Month: April 2015

Writer’s Manifesto: My Example

Remember when I put up that lecturette from DU’s Writers on Writing that was about the Writer’s Manifesto assignment? Well I created one of my own, based on an old piece from grad school. The old fragment would have been from 2000; the revised and fleshed out Manifesto for the WoW students was put up in 2006.

This nearly ten year old essay makes me feel sad. Why? Because the prompt for a Writer’s Manifesto is: Why I Write. If I were to try and answer that prompt today, my answer would be much shorter: I don’t write. Not anymore. Not often, not really. Also, I go to The Cup now, not the Trident. Anyway. Here are my barbaric yawps from ’06:


The Trident Cafe: a Writer’s Manifesto

“Isak Dinesen said that she wrote a little every day, without hope and without despair. Someday I’ll put that on a three-by-five card and tape it to the wall beside my desk.” ~Raymond Carver

The Trident Cafe here in Boulder, Colorado has a number of spells that hover over it and in its interior air. Situated between a Tibetan gift shop and Jax Fish House, it serves both the best coffee in Boulder and used books and remainders of all kinds.

Walk with me through the bright coolth of a Boulder Spring day (oops, hold your nose: a clue of dreadlocked wookiies (1) are walking by…whew okay that’s over)…there’s Rhumba, nope can’t write anything in there. Why? Well, their rum list is the size of a fancy restaurant’s wine list, so we’ll wait till later for that.

As we enter the Trident, we should keep our eyes vulture-peeled for an available seat. Notice the wood throughout–wood floors, wood and brick walls, wooden bar, wood-grain tables, dark wood and leather chairs…if there was ever a fire in here (God forbid) you could steep water in the ashes for espresso. Be thinking about what you want to drink as the artistically-dressed young bussers flutter around us. There are two Naropa students, one Pearl Street Mall employee with a list for her office, and two yuppies (2) in line ahead of us, so we have time to think about it. Check out the wall of labeled exotic teas behind the tattooed barista. You bet your orange pekoe he can tell you about every one of them, never mind his apprentice youth and bold ink. Go ahead, ask.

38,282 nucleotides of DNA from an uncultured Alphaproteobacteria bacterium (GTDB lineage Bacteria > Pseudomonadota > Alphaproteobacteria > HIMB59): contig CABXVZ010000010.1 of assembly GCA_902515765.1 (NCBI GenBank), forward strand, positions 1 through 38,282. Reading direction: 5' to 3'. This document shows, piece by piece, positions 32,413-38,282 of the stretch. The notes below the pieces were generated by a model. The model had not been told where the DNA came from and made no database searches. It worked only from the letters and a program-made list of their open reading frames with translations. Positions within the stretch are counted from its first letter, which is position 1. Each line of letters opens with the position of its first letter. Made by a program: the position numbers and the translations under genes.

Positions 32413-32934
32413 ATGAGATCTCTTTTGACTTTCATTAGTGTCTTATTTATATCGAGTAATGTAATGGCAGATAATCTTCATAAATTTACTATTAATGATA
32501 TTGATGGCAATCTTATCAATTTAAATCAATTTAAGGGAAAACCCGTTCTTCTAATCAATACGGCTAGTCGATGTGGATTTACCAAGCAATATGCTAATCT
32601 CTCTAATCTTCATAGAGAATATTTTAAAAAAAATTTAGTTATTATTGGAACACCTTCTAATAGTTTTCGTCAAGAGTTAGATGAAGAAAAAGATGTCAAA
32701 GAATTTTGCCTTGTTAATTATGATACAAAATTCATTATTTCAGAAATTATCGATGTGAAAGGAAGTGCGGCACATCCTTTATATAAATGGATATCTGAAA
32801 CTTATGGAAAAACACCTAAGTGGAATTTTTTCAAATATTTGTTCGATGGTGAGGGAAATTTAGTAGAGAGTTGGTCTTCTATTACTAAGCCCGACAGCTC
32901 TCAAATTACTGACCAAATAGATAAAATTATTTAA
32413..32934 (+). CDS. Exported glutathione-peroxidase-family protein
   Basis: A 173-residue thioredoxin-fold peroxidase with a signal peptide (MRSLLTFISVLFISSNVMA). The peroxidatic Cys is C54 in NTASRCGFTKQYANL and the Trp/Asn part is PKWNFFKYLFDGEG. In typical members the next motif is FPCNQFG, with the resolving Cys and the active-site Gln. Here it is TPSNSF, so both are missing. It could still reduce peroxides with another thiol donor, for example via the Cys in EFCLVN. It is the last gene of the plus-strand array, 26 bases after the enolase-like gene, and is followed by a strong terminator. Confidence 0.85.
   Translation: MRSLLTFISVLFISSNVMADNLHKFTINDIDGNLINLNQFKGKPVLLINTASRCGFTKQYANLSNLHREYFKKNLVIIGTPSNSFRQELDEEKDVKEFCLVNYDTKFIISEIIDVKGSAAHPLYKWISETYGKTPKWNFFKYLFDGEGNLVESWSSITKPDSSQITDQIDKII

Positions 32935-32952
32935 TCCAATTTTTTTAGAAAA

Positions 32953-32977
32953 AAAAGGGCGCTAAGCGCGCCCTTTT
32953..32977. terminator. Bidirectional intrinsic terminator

Good choice: that tea will literally bloom into little jasmine blossoms in the water. I’ll order my usual (I often don’t even have to order anymore): a Florentine. Poor man’s mocha. Strong bitter coffee and hot chocolate. Still can’t make ’em like that at home.boulder-trident-bookstore_22750_600x450

All the best (and published) writing I have ever done has been at the Trident. Not without exception, but pretty much. I have been frequenting this place since teenager-hood with my blank books, and I feel after a good solid hour longhand there I have actually gotten more work done than I could at home with a parrot on my shoulder or at any computer. I am a big believer in the benefits of caffeine as a “happy drug,” conducive to my writing flow and brain waves. Maybe that’s the only magic spell the Trident needs–the coffee seeped into the wood (and bricks) surrounding me. They also have art exhibits on the walls, which is always a good thing, even if the art is not. Writing and art go hand in hand, even in my journals, and it behooves me to have artwork around. The bustle of people and music in the cafe doesn’t distract me, in fact, if I ever hit a brick wall, I start Found Conversation until it goes away.

What does interrupt me is my own self (just count the number of parentheses in this informal piece of writing and you’ll see what I mean). If I decide to write at home, there are always a thousand things to do instead: play with the parrot or cat, grade papers, surf the ‘Net, play a computer game, rotate laundry or dishes, watch the Food Network, drink a beer, hang out with Jason, play a computer game, do Tai Chi…not always necessarily bad for me, but certainly bad for my writing.

Back in the day, I had an acting professor corner me and demand I do a production he’d been working on called A Room of One’s Own, based on the Virginia Woolf piece and a performance by a well-known Dame of the RSC (3). I never ended up doing it, but researched it till it fell through (4).